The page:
Cut Up Those Cards
Forget about money burning a hole in your pocket: carrying cash rather than credit cards may help you spend less. Business researchers from New York University and the University of Maryland report that study subjects given cash to shop with spent less than those given credit. The team speculates that people are less willing to spend cash because it is the most “transparent” payment—it is easy to see how much you have spent. When the scientists asked study subjects to itemize expenses, however, they were as conservative with their credit cards as they were with their cash.   —Rachel Mahan

It’s in His Walk
Men and women have very different gaits—and viewers tend to perceive stereotypically masculine motion as approaching, whereas a feminine saunter seems to move away. As reported in September in the journal Current Biology, volunteers were asked to guess the direction of motion of point-map figures, in which the image of a walker’s body is reduced to a few dots at his or her major joints. The figures are the same from the front and back—so they could theoretically be perceived as walking either toward or away from the viewer—but volunteers perceived the swaying hips and protruding elbows of a feminine walk as moving away, and they saw neutral and masculine gaits as coming nearer. The researchers suggest that because men offer more of a threat, our ancestors may have benefited from assuming that a male figure was walking toward them—that way the observer could get ready to flee or fight. But as children, early humans may have been better off assuming that a woman, perhaps their mother, was walking away—then, they would need to follow.  —Rachel Mahan

Wisdom of the Gut
What people call intuition is really the brain picking up on subtle signals and learning how to use them, according to research in the journal Neuron in August. Over time, volunteers playing a gambling game developed a gut instinct about when to take a risky bet: they improved their winning ratio to slightly above chance, indicating they were actually responding to subliminal images embedded in the game that hinted when a bet would pay off.  —Rachel Mahan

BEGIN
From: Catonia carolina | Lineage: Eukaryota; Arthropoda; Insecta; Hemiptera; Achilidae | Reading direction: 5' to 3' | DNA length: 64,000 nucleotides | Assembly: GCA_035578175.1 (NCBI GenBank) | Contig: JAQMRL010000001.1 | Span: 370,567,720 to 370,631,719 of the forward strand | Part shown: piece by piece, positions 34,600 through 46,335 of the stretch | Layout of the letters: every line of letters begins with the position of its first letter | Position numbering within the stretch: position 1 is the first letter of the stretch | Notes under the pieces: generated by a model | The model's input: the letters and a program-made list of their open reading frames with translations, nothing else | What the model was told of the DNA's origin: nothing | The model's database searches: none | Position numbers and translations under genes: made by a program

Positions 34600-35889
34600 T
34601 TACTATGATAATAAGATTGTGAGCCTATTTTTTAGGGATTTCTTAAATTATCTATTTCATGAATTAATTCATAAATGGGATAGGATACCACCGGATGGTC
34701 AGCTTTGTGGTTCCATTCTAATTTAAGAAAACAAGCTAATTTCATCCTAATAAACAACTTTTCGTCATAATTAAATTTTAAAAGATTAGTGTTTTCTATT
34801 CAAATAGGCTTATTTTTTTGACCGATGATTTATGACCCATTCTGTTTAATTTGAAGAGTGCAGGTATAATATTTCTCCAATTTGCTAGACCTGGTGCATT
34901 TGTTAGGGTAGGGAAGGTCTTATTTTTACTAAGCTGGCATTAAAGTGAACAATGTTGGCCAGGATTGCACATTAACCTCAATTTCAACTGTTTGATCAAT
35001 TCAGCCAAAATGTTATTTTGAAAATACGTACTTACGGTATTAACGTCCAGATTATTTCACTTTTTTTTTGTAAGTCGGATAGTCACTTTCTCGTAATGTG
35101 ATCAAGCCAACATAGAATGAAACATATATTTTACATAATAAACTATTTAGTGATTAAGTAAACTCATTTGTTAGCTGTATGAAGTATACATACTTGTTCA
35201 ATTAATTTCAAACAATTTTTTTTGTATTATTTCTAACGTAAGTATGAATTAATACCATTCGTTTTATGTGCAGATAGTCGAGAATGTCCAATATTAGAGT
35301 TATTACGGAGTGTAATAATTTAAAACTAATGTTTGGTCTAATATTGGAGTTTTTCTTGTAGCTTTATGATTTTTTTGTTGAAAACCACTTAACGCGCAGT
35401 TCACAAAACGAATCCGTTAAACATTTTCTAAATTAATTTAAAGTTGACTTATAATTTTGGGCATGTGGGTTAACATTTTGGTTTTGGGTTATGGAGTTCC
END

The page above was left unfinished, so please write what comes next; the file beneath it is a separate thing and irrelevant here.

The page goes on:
Mental Benefits
For decades, research has suggested that mental illnesses are just as real—and devastating—as more “physical” ailments such as cancer. Now health care coverage will finally reflect this scientific understanding: in October, Congress passed a bill, 12 years in the making, requiring equal insurance coverage for mental and physical illness. Most insurance companies currently impose higher co-pays and greater restrictions on treatments for addictions, mood disorders, autism, schizophrenia and other mental illnesses. The parity law, which will go into effect for most health plans on January 1, 2010, will improve coverage for 113 million Americans, according to the National Council for Community Behavioral Healthcare. —Karen Schrock

Food Fix
Obesity is frequently framed as an addictive disorder, but scientists understand little about what first prompts the compulsion to eat. Now a study at Tufts University suggests that the impulse could be hardwired. In addicts of any type, the brain’s signaling of dopamine—a chemical involved in motivation and reward—becomes abnormal over time. The Tufts study shows, however, that rats prone to obesity are born with low dopamine levels. Eating, then, is akin to self-medication because it helps to restore the chemical to healthy levels; obesity may simply be a side effect that develops from this self-remedy over time. The findings also raise the question of whether animals born prone to obesity could be at a heightened risk for developing addictions to drugs that stimulate dopamine function, such as cocaine and amphetamines. —Melinda Wenner